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Demolition of old Gurnee Grade School begins

John Huttsuperintendent Gurnee Grade School District 56 raising cornerstone above his head. | Submitted photo

John Hutton, superintendent of Gurnee Grade School District 56, raising the cornerstone above his head. | Submitted photo

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Updated: November 2, 2013 6:11AM

Bittersweet is how many people described their feelings at the ceremonial demolition of the old Gurnee Grade School that began Monday.

And all agreed it was time to move on as the land is going to once again hold floodwaters as a park with two soccer fields built by the Gurnee Park District at the 940 Kilbourne Road address.

“I think it’s bittersweet, but they need to take it down,” said Sarah Lingle, 33, of Gurnee, who was there with her daughter, Katie Blank, 15, who attended the last class that had gone through kindergarten through 8th grade at the school.

“It’s sad,” said Katie, “I’ve been in every classroom, but not the office (she laughs because that’s where kids who got into trouble went). I can still remember every single teacher,” she said.

“We had three generations go through Gurnee Grade School,” said Lingle, “My mother (Dara Lingle) also went there,” she said. “We have so many memories,” she continued, and now those memories will be reignited every time they see the brick they got from the school Monday morning, Sept. 30.

John Hutton, superintendent of Gurnee Grade School District 56, was handed the building’s cornerstone with the date it was built, 1954. When he first arrived as superintendent in 2007, he had no idea eight weeks into his new job he would join the sandbagging brigade at the school in a baptism by sand, so to speak, and he was impressed with how the community turned out. “I don’t think this can be replicated in a lot of other communities,” he said, clearly impressed with the operations in August of that year. “OK, we’re back to it,” he said as another cart of sandbags arrived to build a four-foot wall around the school. “Our plans right now is to start school on time,” he said at the time.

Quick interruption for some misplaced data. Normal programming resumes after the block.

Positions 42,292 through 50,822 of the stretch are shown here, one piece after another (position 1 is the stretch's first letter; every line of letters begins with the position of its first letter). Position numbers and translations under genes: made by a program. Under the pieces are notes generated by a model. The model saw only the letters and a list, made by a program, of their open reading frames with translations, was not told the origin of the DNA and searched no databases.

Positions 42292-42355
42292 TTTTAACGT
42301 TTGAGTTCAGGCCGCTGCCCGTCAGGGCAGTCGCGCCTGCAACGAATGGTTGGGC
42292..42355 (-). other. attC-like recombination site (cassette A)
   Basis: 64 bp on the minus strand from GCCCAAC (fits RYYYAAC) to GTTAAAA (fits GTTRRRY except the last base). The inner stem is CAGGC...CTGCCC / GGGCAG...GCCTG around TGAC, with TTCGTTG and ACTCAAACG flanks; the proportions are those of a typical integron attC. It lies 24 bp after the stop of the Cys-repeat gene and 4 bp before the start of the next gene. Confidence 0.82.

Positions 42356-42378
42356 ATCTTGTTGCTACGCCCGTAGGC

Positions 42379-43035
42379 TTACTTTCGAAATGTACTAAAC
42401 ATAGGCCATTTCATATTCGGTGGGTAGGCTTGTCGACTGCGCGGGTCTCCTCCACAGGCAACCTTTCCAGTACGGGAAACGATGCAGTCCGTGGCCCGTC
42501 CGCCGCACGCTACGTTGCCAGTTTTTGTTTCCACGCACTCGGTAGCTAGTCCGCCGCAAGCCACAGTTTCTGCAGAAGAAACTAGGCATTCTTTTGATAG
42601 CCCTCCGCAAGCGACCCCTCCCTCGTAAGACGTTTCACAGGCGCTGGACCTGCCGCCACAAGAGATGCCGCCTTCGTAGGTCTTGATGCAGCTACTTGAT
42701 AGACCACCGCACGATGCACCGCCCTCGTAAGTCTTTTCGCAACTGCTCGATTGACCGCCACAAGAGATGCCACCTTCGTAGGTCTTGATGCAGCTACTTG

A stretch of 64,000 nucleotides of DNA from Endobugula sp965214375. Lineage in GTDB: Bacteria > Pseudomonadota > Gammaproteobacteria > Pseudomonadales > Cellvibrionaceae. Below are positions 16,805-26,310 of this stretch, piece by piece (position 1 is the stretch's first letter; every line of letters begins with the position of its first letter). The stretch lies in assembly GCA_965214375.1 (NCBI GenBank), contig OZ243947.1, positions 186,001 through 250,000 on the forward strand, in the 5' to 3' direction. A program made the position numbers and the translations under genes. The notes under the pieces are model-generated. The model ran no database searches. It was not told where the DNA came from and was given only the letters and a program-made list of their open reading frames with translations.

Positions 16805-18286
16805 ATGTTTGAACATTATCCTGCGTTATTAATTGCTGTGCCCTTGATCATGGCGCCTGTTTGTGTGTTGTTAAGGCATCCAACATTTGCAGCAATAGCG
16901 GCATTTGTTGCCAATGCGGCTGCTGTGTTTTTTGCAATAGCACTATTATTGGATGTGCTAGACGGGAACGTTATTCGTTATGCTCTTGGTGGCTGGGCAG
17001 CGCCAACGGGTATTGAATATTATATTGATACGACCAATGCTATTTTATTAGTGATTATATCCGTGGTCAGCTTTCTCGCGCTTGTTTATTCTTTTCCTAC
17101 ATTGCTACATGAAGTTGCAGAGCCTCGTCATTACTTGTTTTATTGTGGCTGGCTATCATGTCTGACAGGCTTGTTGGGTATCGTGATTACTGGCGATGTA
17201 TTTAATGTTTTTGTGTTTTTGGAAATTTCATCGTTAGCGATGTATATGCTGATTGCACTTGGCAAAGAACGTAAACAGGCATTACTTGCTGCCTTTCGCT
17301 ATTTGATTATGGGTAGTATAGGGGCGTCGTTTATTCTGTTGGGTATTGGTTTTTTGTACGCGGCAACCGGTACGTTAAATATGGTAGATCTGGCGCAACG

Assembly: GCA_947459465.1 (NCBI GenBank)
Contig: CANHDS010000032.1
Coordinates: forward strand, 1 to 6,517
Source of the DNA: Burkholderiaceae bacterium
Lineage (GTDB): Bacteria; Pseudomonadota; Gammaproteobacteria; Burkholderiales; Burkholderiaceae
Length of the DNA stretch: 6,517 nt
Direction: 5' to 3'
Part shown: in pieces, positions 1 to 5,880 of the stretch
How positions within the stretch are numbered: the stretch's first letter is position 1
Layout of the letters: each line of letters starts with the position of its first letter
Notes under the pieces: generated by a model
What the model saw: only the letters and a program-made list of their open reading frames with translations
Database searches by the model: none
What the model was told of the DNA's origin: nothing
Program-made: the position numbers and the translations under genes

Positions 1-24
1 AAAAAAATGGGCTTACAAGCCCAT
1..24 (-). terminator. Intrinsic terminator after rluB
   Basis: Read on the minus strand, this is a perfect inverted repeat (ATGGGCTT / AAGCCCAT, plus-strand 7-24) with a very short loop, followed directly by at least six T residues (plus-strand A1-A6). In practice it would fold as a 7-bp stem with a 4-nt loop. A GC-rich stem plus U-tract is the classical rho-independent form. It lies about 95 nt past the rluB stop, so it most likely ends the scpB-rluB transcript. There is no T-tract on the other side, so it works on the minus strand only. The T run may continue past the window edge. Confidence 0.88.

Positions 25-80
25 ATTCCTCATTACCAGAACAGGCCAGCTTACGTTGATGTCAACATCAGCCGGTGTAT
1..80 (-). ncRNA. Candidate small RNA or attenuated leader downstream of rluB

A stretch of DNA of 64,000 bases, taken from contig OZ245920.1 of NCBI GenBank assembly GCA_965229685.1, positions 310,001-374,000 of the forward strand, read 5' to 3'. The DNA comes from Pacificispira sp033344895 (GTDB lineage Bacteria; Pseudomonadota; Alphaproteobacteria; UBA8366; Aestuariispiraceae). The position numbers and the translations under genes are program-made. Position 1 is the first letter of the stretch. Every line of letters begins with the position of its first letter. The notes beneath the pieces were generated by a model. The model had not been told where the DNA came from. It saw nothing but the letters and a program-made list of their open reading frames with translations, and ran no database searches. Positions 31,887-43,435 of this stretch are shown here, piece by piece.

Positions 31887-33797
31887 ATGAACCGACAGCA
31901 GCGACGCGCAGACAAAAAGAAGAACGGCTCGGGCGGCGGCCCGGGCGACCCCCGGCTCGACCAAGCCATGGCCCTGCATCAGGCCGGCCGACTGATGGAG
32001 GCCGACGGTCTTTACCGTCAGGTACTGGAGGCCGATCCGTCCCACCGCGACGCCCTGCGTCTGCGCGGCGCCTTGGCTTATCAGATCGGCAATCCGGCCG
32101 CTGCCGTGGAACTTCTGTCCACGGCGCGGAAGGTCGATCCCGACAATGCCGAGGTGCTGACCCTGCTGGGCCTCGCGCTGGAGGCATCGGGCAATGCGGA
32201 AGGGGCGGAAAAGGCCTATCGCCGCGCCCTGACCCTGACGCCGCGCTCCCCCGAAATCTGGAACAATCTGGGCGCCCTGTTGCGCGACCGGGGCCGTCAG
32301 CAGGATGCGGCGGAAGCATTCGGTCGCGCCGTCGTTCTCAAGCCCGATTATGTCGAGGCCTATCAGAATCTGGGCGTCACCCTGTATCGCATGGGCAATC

Never again.

“That building helped a lot of people,” said Hutton, “there were a lot of wonderful moments, but it’s time to move on,” he said. “I remember in the ’80s when President Reagan told Gorbachev ‘Tear down that wall! (the Berlin Wall)’. ... Mr. Warner, tear this building down,” he said laughing, referring to Mike Warner, executive director of the Lake County Stormwater Management Commission (SMC).

Warner explained that the building was built before there was floodplain mapping. As the watershed changed with development and storm events intensified, the school regularly flooded. The cost of responding to each flood, including sandbagging efforts, relocating students, and clean up and remediation reached $300,000 per event, he said. And that didn’t include the cost of sailors from Naval Station Great Lakes who would come and help sandbag.

While the school board looked at a permanent solution to the flooding, the most economically feasible alternative was to remove the building and give the land back to the Des Plaines River. “The river is supposed to go through here,” said Gurnee Mayor Kristina Kovarik, who said demolishing the school is part of the village’s flood mitigation plan. “Maybe some day we won’t have to sandbag. You can’t stop the river,” she said.

Warner from the stormwater commission said the SMC received a $3.2 million Illinois Department of Commerce and Economic Opportunity “IKE” grant to acquire the school and a $750,000 Illinois Emergency Management Agency grant to fund demolition and site restoration into a new park with two soccer fields and a bicycle pathway surrounding it and hooking up to Viking Middle School on Old Grand Avenue.

“It’s designed to flood,” he said of the new park. The soccer fields have crowns in the middle so they will drain first and need just a little maintenance from the park district. “We’re anticipating that it will hold much more flood water than it does now, so that will help people downstream,” he said. The SMC said this is the largest of some 200 structures they have taken down in flood plains across the county. Two of those were businesses and the rest were homes.

Paul and Val Herson came by to pick up bricks for their sons, Brad, 18, and Eric, 14. “There were a lot of good memories,” Val said. Paul chimed in, “she got a little tear in her eye, but everything has its time.” She agreed, “I think it’s a good thing,” she said of the tear down.

Donna Cuilla, 67, of Gurnee got one brick for each of her kids, Chris, 45, Michael, 43, and Karen, 40. “It was very bittersweet. It’s sad, but you know it’s for the better,” she said.

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